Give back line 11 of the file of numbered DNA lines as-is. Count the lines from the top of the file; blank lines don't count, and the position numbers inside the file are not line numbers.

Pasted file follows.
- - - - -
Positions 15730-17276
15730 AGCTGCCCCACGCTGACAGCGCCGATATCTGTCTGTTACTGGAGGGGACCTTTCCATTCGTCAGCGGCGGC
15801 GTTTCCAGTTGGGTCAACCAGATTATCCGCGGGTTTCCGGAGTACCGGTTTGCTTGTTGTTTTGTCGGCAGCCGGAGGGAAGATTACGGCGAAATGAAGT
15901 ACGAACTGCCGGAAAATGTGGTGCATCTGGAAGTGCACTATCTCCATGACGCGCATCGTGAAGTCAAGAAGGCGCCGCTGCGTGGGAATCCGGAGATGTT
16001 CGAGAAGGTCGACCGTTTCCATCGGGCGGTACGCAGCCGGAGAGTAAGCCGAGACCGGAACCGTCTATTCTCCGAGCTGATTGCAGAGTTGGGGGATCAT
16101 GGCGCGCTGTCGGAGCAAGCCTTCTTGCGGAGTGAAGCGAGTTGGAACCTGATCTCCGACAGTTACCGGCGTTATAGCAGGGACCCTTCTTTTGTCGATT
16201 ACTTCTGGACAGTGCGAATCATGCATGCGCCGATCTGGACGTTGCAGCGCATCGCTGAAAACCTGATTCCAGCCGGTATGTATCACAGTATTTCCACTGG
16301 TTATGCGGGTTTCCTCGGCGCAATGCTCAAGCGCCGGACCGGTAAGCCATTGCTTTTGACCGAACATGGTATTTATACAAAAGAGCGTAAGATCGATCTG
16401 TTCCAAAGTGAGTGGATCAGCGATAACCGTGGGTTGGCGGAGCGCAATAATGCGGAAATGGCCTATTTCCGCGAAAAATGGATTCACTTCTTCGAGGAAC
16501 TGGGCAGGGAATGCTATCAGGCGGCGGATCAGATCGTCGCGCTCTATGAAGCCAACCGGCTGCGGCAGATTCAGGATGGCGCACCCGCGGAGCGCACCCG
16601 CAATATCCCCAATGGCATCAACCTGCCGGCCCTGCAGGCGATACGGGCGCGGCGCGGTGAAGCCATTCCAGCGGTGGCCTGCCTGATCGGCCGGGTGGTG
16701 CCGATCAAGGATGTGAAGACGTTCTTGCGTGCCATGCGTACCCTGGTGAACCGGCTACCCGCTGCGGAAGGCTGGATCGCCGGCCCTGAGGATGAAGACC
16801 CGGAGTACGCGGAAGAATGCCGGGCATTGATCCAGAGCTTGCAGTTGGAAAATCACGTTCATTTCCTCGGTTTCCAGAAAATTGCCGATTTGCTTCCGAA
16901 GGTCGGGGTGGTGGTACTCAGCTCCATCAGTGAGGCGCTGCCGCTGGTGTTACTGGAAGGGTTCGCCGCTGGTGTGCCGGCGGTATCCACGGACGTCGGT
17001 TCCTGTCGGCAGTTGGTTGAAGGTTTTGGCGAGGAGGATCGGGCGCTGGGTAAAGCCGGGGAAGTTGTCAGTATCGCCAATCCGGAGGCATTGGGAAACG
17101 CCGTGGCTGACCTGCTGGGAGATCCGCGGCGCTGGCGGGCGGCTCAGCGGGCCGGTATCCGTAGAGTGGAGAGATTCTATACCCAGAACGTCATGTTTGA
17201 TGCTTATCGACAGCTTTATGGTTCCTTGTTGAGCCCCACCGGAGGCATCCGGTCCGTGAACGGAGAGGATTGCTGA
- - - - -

16601 CAATATCCCCAATGGCATCAACCTGCCGGCCCTGCAGGCGATACGGGCGCGGCGCGGTGAAGCCATTCCAGCGGTGGCCTGCCTGATCGGCCGGGTGGTG